Consumers are also looking for eco-friendly materials in cat furniture, Grow said. She gets questions on screws and nails, glue, types of carpet and recycled content. The trees used in Pet Tree Houses are grown on a sustainable Florida plantation. Cat Livin’ uses certified renewable wood that is formaldehyde-free.

Eco-Friendly Appeal


Photo Courtesy of PetSage

Imperial Cat of Morrilton, Ark., reported it has some of the most environmentally friendly furniture on the market. The Scratch N Shapes are made of solid corrugated cardboard in more than 60 different sizes and shapes, including animal, car and couch designs. They’re made with 30-percent recycled material, soy ink and sugar glue, and they are completely recyclable. Introduced this year are Fins-and-Feathers and Peacock Pyramid, both with cut-outs for 360-degree scratching surfaces. Kristie Hamilton, sales and marketing director, said consumers have been putting pet safety first since the pet-food recalls.

Kim Hammond, DVM, owner of For Pets Sake in Baltimore, Md., said he used to carry a variety of cat furniture but dropped it when the recession hit.

“To be profitable, you have to keep debt down, turn over inventory, and sell 70 percent of stock at full price,” Hammond said. “The big ticket items just aren’t selling in this market.”

However, Batterton said that the best selling units among his 45 models are the six- and seven-foot cat trees.

“More people are keeping their cats indoors and want to provide some interest for them,” he said. “Plus, more people have three and four cats, so they need a bigger tree.”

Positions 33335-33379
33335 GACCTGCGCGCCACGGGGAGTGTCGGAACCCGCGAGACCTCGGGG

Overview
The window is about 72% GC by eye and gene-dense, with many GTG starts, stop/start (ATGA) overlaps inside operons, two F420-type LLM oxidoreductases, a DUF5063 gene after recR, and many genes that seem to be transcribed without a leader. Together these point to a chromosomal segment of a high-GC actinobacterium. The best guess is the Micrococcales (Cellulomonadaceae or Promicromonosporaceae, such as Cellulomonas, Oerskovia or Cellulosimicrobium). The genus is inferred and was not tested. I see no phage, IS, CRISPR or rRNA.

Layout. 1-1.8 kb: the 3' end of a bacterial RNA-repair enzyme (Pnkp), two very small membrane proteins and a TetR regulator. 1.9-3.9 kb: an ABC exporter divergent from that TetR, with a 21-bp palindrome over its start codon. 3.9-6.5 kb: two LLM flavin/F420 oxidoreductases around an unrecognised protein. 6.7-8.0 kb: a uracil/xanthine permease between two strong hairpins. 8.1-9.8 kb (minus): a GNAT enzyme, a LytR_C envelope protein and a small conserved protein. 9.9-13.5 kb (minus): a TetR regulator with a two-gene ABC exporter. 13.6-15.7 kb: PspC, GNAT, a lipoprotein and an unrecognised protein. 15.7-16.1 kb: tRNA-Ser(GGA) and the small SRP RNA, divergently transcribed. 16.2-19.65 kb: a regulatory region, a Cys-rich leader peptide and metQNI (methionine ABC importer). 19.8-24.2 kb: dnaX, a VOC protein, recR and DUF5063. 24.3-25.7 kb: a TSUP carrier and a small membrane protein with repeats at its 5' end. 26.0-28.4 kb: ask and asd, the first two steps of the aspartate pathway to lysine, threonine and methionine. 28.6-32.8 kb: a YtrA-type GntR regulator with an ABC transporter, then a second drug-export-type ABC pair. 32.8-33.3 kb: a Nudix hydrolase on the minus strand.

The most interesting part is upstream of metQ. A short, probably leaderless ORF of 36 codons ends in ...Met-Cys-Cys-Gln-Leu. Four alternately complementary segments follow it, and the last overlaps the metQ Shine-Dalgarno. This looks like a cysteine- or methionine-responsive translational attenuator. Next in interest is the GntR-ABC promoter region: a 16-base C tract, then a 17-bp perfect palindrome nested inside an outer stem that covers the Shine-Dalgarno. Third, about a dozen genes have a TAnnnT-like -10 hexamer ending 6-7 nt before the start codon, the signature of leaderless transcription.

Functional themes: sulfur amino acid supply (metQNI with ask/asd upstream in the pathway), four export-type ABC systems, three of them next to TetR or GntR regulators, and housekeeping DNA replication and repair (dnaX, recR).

Grow said cat furniture sales are strong in her store, including the elaborate $450 cat trees. Part of her sales success is due to her store cats that demonstrate how much they like the cat trees.

“Sometimes all three cats are in the tree by the front door,” she said.

If the trees are on the floor too long, she discounts them and they are quickly sold. However, the real secret is educating customers on the benefits of cat trees, she stressed.

“A cat tree can eliminate furniture scratching,” Grow said. “But it’s also important for the health of cats and the hierarchy within the household. The stretching and jumping develops shoulder muscles and muscle tone, and the variety encourages activity and mental stimulation. Cat fights are reduced when the cat hierarchy is understood.

“I think people are buying smarter,” Grow added. “They’re looking for a long-term investment purchase. And the bottom line is that it’s easier to replace a cat tree than a sofa.” <HOME>

Kathleen M. Mangan is an award-winning writer living in Hagerstown, Maryland. She has been writing about the pet industry and dog health for nearly a decade. Her articles on a variety of topics have appeared in more than 65 publications.